Birmingham Courts sports development

Six months on from planning approval for a multi-million pound redevelopment of Edgbaston Priory Tennis Club steelwork is rising on the new indoor centre in the redevelopment. Plans were approved in March 2011 for the scheme, Plans approved for Edgbaston Priory Tennis Club development, which includes a new six court indoor tennis centre and permanent grass show court with work beginning in June 2011 with the aim of completing by August 2013.

2011 saw the 30th anniversay of the WTA event, the AEGON Classic, and the new courts will ensure the event continues to be hosted in Edgbaston while also providing improved facilies for the community and the sporting reputation of Birmingham. The site of the indoor tennis centre is a short distance from the improved Edgbaston Cricket Ground and it's own indoor cricket centre.

The extension of the Edgbaston Priory site will also include new squash, gym and leisure facilities together with a major refurbishment of the clubhouse.
As part of the proposals, the club has agreed terms with Calthorpe Estates to lease an additional four acres of adjacent land on the former Tally Ho! Bowling Club site on which the new indoor tennis centre will be built.

The designs for the redeveloped Edgbaston Priory Club have been created by Glenn Howells Architects who are also involved at the nearby University of Birmingham on the Brammall Music Centre.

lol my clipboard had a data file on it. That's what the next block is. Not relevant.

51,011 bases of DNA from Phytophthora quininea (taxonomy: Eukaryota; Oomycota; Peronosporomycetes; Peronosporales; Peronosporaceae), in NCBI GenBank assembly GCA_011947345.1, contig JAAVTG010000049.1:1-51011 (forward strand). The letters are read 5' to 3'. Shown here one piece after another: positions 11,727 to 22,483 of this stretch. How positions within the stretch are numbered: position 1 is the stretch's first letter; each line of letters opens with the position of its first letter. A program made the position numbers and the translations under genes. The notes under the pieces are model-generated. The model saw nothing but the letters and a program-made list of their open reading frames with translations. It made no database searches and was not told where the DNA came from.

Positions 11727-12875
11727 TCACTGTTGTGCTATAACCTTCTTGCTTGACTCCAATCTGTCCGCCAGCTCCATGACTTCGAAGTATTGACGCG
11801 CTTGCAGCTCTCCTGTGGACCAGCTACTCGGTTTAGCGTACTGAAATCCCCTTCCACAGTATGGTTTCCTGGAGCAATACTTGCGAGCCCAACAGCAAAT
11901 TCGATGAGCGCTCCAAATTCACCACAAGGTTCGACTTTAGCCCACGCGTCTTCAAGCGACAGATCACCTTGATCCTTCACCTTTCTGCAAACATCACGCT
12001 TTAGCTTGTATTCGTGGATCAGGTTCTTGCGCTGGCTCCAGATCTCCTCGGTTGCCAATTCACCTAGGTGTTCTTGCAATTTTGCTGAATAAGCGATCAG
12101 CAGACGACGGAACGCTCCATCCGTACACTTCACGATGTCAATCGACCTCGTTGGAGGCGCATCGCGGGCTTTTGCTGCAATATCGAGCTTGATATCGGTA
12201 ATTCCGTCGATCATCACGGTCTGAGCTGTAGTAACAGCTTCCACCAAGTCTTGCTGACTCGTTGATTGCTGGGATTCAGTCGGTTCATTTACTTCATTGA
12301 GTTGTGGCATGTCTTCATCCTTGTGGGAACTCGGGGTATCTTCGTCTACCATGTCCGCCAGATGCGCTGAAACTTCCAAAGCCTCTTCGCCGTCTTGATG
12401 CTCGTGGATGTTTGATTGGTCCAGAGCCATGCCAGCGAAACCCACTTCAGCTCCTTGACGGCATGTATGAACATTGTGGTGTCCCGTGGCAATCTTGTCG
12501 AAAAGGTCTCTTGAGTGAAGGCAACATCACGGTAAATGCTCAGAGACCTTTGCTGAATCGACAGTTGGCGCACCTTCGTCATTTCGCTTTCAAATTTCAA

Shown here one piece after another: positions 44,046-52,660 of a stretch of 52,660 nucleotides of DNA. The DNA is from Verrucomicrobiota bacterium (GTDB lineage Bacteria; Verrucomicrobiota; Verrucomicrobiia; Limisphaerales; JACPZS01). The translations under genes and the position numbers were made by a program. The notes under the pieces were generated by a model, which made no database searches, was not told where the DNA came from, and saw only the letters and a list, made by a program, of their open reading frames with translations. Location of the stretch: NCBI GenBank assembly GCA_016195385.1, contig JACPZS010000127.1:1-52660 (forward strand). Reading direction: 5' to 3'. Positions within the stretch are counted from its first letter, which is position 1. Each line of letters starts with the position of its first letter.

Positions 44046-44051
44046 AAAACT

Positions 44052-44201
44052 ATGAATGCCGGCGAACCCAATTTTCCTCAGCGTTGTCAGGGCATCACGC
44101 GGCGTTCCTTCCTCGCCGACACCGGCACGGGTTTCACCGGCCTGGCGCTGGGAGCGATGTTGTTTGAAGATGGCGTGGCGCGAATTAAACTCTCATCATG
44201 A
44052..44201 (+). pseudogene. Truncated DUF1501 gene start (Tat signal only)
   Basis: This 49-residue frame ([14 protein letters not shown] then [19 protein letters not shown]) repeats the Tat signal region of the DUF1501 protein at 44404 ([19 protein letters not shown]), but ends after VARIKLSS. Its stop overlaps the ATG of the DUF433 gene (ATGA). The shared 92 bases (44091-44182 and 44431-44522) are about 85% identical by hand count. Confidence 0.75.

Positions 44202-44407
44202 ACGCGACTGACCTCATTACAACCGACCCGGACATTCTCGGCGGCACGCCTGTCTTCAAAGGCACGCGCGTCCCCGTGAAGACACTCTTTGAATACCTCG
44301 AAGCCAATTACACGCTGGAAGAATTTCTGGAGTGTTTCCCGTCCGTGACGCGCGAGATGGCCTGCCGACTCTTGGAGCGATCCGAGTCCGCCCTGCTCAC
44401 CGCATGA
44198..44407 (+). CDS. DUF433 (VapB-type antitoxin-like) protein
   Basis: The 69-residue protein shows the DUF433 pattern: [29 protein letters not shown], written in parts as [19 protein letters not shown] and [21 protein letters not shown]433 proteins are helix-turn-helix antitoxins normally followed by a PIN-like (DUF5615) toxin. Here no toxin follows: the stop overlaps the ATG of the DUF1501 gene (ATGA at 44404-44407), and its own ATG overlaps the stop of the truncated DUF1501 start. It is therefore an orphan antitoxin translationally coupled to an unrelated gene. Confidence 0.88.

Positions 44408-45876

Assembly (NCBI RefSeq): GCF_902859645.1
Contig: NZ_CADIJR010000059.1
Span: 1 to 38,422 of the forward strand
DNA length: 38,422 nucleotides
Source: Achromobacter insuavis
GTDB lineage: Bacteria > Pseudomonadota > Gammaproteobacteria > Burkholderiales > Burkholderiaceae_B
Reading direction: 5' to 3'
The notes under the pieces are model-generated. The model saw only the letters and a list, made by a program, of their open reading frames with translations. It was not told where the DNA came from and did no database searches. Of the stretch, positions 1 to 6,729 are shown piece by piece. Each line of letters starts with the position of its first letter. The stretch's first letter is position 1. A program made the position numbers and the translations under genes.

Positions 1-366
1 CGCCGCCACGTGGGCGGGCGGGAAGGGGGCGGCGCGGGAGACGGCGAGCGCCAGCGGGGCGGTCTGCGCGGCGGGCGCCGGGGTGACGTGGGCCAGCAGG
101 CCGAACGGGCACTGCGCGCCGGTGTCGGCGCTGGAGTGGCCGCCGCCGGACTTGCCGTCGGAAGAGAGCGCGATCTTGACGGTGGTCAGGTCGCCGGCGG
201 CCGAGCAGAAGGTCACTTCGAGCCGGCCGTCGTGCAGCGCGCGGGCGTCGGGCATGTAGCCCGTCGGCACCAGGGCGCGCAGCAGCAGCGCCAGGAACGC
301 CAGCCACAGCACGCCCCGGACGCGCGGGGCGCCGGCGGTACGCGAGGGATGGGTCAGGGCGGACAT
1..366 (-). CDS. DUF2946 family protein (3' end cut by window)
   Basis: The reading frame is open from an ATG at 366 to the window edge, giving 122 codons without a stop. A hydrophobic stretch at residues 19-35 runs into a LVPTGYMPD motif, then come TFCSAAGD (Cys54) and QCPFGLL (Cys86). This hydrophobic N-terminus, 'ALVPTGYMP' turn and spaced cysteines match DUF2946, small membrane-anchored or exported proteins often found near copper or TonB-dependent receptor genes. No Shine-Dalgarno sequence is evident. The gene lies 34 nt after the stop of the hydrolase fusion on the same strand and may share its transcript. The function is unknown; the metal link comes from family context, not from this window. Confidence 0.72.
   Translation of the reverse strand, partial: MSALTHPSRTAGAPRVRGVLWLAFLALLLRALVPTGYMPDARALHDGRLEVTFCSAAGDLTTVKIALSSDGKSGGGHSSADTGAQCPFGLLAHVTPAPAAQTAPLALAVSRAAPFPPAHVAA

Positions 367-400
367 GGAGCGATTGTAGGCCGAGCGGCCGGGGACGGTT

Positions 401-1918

Images of the redevelopment are shown below.

The redevelopment also provides an important historical link to Birmingham's contribution to the invention of modern tennis. Tennis was played in Edgbaston in 1869 and it was in Edgbaston tennis with raquets on a rectangular court was first played.

Major Thomas Henry Gem (known as Harry Gem), and his friend Augurio Perera, a Spanish merchant developed a game that combined elements of racquets and the Basque ball game pelota, which they played on Perera’s croquet lawn in Birmingham. Originally referred to as Lawn racquets or Lawn pelota, Gem and Perera’s game was being referred to as Lawn tennis by 1872. EPC is one of the oldest tennis clubs in the world.

It is fitting that Glenn Howells Architects who are involved in the Brammall Music Centre at the University of Birmingham which links the history of Chancellors Court to the future should be involved in linking the heritage of tennis in Birmingham to the future in a new indoor tennis centre.

Photos showing the erection of the steelwork for the indoor centre from the 26th September are shown below.


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